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Rogue River resident says he has received personal satisfaction as search-and-rescue volunteer

Charles C.B. Coleman, 81, has helped look for lost children, recover bodies, and track a tiger in his 20 years as a Jackson County Sheriff's Department search-and-rescue volunteer.

In each of the hundreds of searches, he's found satisfaction in helping others.

All I know, I was in Kiwanis for five or six years and I didn't get the satisfaction from that community work ' scholarships and Easter egg hunts and things like that ' that I get from working in search and rescue, Coleman said.

Coleman said he probably would have worked in law enforcement like his father and his brother if he hadn't lost his left leg as a Marine in World War II.

In fighting in the South Pacific, he was shot in both legs. His left leg developed gangrene and had to be amputated. Outfitted with a prosthetic leg, he tended prisoners for the rest of his stint in the Marines.

After the war, he worked in the electronics business in California. He learned the trade by working for other companies, and eventually started his own business in Burbank. He headed the company for about 18 years, but in 1977, after two heart attacks, his doctor advised retirement.

He said sell the business and get out before the stress kills you, Coleman recounts.

Coleman and his wife, Ruby, moved to Rogue River near where Ruby's mother lived. We got a place and settled in to get ready to die, I guess, he said.

When a neighbor invited Coleman to go salmon fishing, he rediscovered a zest for life. An avid fisherman and hunter, he was soon fully integrated into his new community.

In 1983, when then-Sheriff C.W. Smith set out to organize search-and-rescue units throughout the county, Coleman heeded the call. People packed the council chambers at Rogue River's City Hall to learn more about the organization.

When they all learned there were no badges and no guns (for volunteers), it shrank down to about 12 of us, Coleman said.

He was selected an officer of the fledgling search-and-rescue unit because of his business acumen ' I could read and write and follow 'Robert's Rule's of Order,' he said with a wink.

He incorporated the Western Rogue Search and Rescue Unit as a nonprofit organization so it could start raising money. He also led a push for rigorous training so every volunteer would have a basic set of search-and-rescue skills.

While he is clearly proud of that organizational work, his real love is for searching the forests and waterways for those who have gone astray.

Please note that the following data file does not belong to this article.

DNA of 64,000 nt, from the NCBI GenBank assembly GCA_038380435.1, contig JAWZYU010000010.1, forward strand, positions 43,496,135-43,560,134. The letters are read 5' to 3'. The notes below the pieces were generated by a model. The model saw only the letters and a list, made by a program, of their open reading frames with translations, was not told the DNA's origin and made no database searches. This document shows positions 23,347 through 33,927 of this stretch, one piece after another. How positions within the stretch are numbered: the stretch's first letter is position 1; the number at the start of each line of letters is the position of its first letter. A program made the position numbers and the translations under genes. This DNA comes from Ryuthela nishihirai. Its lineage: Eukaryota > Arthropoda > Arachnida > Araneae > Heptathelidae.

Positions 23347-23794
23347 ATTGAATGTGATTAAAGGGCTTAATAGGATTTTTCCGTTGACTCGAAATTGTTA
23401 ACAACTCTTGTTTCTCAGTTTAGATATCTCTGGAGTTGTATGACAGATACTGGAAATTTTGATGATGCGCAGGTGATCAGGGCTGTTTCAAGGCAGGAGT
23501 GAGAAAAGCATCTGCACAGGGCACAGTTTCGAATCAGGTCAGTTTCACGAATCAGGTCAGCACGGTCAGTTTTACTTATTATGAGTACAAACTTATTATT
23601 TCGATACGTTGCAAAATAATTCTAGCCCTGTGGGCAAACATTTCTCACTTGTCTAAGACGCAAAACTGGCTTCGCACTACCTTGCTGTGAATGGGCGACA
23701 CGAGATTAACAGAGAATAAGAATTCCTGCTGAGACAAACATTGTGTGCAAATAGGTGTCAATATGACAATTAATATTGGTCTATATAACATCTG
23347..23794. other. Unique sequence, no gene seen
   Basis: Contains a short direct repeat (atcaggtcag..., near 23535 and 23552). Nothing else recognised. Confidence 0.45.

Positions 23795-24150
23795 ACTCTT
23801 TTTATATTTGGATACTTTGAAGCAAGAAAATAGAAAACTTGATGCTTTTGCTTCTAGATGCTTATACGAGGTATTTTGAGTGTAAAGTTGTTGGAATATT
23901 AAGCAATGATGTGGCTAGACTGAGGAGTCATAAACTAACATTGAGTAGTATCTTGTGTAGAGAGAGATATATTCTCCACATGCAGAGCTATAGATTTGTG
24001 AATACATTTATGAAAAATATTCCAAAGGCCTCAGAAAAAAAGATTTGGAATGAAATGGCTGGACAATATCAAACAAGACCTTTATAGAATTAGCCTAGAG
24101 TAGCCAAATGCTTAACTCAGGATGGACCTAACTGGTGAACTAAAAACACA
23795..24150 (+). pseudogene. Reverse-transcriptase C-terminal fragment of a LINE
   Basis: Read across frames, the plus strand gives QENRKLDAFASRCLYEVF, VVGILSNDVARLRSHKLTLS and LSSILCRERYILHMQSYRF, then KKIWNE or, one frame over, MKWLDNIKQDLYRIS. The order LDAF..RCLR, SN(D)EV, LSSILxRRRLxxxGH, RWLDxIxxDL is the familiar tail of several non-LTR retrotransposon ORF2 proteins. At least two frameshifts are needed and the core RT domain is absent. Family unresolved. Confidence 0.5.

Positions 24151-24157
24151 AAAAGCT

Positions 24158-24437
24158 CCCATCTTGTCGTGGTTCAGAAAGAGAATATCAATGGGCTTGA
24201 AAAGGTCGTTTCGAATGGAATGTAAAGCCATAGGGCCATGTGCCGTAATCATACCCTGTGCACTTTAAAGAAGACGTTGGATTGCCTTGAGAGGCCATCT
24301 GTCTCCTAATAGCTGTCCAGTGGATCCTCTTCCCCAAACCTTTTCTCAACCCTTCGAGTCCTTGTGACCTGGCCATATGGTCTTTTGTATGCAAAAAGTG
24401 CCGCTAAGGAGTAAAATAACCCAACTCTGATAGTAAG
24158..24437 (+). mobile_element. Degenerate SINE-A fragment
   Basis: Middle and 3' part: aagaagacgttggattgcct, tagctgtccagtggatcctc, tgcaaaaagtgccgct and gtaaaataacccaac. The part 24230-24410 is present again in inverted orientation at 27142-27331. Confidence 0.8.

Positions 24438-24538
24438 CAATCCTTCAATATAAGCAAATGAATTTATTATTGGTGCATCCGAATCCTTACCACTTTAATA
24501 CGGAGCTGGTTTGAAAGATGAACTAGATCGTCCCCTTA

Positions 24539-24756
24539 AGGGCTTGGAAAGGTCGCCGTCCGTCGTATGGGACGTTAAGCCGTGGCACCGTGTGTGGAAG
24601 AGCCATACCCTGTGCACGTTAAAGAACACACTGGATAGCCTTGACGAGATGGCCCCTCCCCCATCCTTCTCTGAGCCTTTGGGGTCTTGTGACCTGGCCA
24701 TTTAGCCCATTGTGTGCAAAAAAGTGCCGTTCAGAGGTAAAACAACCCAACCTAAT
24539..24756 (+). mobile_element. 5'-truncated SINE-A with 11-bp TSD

I like it out in the woods, he said.

He recalls searches both humorous and tragic.

Coleman and his wife still laugh about a search several years ago for a couple in their 60s whose car got stuck in the snow on a mountain jaunt. He expressed great concern for those poor, old people, who were 15 years younger than the avid searcher, Ruby said.

In October 1992 he helped track a pet Bengal tiger that escaped its pen in Wilderville and wandered the neighborhood for 10 days.

People knew their kids and chickens weren't safe, Coleman said.

The tiger eventually returned home of its own accord. I never saw the tiger, but it turned out to be kind of a fun thing, he said.

The most difficult and touching search over the years was the effort to recover the body of a 4-year-old girl who drowned in the Rogue River near Gold Hill one Easter weekend in the late '80s, Coleman said.

Her father and brother were fishing downstream from where she played and saw her Easter basket bob by on the current. They rushed to check on her, but she was gone, Coleman said.

Seachers recovered her body, clad in a frilly Easter dress, the next day.

Three or four guys quit (the search-and-rescue unit) after that, Coleman said. Death is a hard thing.

To make sure more searches for children lost in the woods have happy endings, Coleman for many years taught survival classes for kids. Called Hug-A-Tree, the classes teach youngsters to find a friendly tree and wait calmly in one place for searchers.

He also taught hunters' safety courses for 15 years and joined the Civil Air Patrol so he could help in searches for missing aviators and get search planes to help on searches he was managing for the sheriff's department.

In 1997, Coleman was diagnosed with prostate cancer and decided to call off his search-and-rescue activities. He submitted a letter of resignation to then-Sheriff Robert Kennedy.

The sheriff refused to accept his resignation and wrote back with a counter-offer that said Coleman could focus on a fund-raising barbecue, serve as a mentor to younger volunteers and skip the late-night calls for searchers.

They made me a lifetime member of the search-and-rescue unit, Coleman said. I was the first one.

The sheriff's department also honored him in December by naming the department's search-and-rescue building, at 620 Antelope Road, White City, after him.

At the start of his most recent round of chemotherapy last year, Coleman turned his fancy radio and other search gear over to more active volunteers.

I plan to be around, but I wanted to see that go to good use, he said.

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